This regulatory network is quite similar to the incoherent type-1 feedforward loop (iFFL) in photoreceptor R7. Otd-induced Dve is involved in rh3 repression, whereas Otd is also required for rh3 activation. iFFLs have been known to generate pulse-like dynamics and response acceleration if Rep1 does not completely represses its target gene expression. However, the repressor activity of Dve supersedes the Otd-dependent rh3 activation, resulting in complete rh3 repression in yR7. In pR7, Dve is repressed by Sal, resulting in rh3 expression through the Otd- and Sal-dependent rh3 activation. Thus, Dve serves as a common node that integrates the two loops, the Otd-Dve-Rh3 iFFL and the Sal-Dve-Rh3 cFFL (Yorimitsu, 2011).

In the head vertex region, Otd and Dve are expressed in a graded fashion along the mediolateral axis with highest concentration in the medial region. It is assumed that Otd determines the default state for frons development through restricting the source of morphogens Hh and Wg, and also that high level of Dve expression in the medial ocellar region represses the frons identity through an iFFL. It is likely that repression of dve by an unknown repressor X occurs in a cFFL and induces the frons identity in the mediolateral region (Yorimitsu, 2011).

Interlocked FFLs including Otd and Dve appear to be a common feature in the eye and the head vertex. However, other factors are not shared between two tissues. In R7, a default state is the Otd-dependent Rh3 activation, an acquired state is (1) Rh3 repression through the Otd-Dve iFFL and (2) Spineless-dependent Rh4 expression. In the vertex, a default state is Otd-dependent frons formation, an acquired state is (1) frons repression through the Otd-Dve iFFL and (2) Hh-dependent ocellar specification associated with En and Eya activation (Yorimitsu, 2011).

Both Otd and Dve are K50-type homeodomain transcription factors, and they bind to the rh3 promoter via canonical K50 binding sites (TAATCC). The Otd-Dve iFFL in the eye depends on direct binding activities to these K50 binding sites, but the iFFL in the vertex seems to be more complex. Although target genes for frons determination are not identified, the iFFL in the vertex includes some additional network motifs. For instance, in the downstream of Dve, Hh signaling is critically required for repression of the frons identity (Yorimitsu, 2011).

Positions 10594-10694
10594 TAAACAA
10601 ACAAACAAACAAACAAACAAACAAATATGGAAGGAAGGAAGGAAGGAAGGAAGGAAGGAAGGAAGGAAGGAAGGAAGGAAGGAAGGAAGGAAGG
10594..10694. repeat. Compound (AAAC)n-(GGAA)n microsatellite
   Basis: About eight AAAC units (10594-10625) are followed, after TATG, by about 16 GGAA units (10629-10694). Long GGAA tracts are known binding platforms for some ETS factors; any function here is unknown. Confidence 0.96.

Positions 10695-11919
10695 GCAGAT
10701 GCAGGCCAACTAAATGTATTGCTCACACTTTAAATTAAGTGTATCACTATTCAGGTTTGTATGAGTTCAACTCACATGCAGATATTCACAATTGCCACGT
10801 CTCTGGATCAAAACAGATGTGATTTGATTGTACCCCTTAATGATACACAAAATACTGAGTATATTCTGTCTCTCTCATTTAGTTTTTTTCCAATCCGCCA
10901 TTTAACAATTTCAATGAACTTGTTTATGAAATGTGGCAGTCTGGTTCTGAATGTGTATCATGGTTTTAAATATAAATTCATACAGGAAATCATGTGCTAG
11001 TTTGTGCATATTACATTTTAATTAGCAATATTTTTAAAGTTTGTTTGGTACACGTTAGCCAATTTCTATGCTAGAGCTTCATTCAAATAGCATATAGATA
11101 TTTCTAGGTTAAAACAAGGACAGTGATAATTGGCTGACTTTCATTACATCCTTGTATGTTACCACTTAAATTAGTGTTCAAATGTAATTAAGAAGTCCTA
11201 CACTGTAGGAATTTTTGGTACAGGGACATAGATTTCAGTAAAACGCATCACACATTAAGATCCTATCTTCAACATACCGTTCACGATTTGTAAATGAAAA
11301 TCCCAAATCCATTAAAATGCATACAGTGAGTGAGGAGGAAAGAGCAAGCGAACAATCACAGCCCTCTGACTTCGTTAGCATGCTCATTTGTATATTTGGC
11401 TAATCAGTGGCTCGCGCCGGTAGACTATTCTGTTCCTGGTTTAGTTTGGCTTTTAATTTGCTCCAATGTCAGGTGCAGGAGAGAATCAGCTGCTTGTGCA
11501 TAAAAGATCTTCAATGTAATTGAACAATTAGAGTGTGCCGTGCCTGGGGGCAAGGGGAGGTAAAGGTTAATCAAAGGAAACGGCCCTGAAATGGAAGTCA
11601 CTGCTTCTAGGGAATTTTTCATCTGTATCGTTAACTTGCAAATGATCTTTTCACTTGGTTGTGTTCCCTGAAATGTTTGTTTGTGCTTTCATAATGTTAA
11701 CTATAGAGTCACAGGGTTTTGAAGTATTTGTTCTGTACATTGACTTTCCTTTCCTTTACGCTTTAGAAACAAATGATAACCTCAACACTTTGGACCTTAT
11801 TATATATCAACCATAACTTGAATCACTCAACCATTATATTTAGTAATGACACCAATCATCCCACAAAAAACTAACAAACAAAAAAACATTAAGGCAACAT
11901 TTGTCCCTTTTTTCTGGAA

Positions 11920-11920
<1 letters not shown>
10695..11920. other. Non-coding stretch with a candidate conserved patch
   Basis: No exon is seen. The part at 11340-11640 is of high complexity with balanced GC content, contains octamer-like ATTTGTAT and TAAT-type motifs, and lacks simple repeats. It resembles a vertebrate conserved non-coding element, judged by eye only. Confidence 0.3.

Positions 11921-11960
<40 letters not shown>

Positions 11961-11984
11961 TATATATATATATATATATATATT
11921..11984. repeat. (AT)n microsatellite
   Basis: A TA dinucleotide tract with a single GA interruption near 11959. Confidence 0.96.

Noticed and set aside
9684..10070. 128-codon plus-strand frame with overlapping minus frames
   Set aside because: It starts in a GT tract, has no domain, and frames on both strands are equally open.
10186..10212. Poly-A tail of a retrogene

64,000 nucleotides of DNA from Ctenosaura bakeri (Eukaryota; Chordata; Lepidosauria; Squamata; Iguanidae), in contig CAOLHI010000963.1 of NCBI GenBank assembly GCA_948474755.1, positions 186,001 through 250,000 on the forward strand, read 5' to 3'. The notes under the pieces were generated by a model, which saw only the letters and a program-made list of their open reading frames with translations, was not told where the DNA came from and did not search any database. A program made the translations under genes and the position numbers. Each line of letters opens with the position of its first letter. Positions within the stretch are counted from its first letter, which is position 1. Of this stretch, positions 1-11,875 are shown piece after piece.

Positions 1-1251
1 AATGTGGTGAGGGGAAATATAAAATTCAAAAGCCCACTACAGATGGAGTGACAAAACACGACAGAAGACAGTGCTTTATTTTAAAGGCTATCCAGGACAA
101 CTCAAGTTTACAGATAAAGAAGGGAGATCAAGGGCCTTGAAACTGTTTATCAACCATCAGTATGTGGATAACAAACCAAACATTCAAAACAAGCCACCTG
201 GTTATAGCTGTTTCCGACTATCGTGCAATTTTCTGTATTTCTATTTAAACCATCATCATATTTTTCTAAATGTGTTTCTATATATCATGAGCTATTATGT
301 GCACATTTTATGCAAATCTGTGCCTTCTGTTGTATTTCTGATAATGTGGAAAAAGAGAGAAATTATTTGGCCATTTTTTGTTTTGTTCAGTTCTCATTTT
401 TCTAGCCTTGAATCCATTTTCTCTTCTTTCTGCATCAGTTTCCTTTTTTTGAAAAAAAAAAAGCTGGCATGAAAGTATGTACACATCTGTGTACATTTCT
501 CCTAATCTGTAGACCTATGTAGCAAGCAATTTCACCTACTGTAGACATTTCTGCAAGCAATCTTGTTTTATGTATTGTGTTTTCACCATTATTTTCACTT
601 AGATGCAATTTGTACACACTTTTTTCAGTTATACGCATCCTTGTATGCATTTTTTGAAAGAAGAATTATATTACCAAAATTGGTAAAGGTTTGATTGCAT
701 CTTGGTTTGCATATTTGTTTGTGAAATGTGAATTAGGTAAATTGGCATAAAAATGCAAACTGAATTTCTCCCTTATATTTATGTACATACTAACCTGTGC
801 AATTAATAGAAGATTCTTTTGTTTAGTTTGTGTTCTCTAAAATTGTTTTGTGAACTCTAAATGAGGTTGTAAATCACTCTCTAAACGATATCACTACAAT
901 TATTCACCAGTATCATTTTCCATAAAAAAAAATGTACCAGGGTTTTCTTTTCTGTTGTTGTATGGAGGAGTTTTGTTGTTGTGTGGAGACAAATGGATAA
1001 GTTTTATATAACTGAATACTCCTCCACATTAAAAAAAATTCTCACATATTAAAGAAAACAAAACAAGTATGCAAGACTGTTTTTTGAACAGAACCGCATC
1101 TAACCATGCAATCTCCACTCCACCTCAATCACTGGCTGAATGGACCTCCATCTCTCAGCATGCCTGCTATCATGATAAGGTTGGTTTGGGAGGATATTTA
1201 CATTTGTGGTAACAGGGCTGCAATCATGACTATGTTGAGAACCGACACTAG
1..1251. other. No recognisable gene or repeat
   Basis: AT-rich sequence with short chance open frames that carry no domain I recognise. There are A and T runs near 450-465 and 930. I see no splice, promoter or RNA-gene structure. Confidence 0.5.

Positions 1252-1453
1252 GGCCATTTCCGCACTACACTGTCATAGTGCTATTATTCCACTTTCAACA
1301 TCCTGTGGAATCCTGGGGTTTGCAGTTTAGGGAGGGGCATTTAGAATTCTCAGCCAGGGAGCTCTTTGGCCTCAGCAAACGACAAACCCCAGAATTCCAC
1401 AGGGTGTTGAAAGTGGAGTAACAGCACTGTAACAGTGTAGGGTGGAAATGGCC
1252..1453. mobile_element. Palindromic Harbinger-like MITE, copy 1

Since iFFLs also act as fold-change detection to normalize noise in inputs, interlocked FFLs of Dve-mediated transcriptional repression may contribute to robustness of gene expression by preventing aberrant activation. It is an intriguing possibility that, in wing and leg disks, Dve also serves as a common node that integrates the two loops as observed in the eye and the vertex. Further characterization of regulatory networks including Dve will clarify molecular mechanisms of cell specification (Yorimitsu, 2011).

Regulation of twin of eyeless during Drosophila development

The Pax-6 protein is vital for eye development in all seeing animals, from sea urchins to humans. Either of the Pax6 genes in Drosophila (twin of eyeless and eyeless) can induce a gene cascade leading to formation of the entire eye when expressed ectopically. The twin of eyeless (toy) gene in Drosophila is expressed in the anterior region of the early fly embryo. At later stages it is expressed in the brain, ventral nerve cord and (eventually) the visual primordium that gives rise to the eye-antennal imaginal discs of the larvae. These discs subsequently form the major part of the adult head, including compound eyes. This study has sought genes that are required for normal toy expression in the early embryo to elucidate initiating events of eye organogenesis. Candidate genes identified by mutation analyses were subjected to further knock-out and misexpression tests to investigate their interactions with toy. The results indicate that the head-specific gap gene empty spiracles can act as a repressor of Toy, while ocelliless (oc) and spalt major (salm) appear to act as positive regulators of toy gene expression (Skottheim Honn, 2016).

spalt: Biological Overview | Evolutionary Homologs | Regulation | Developmental Biology | Effects of Mutation | References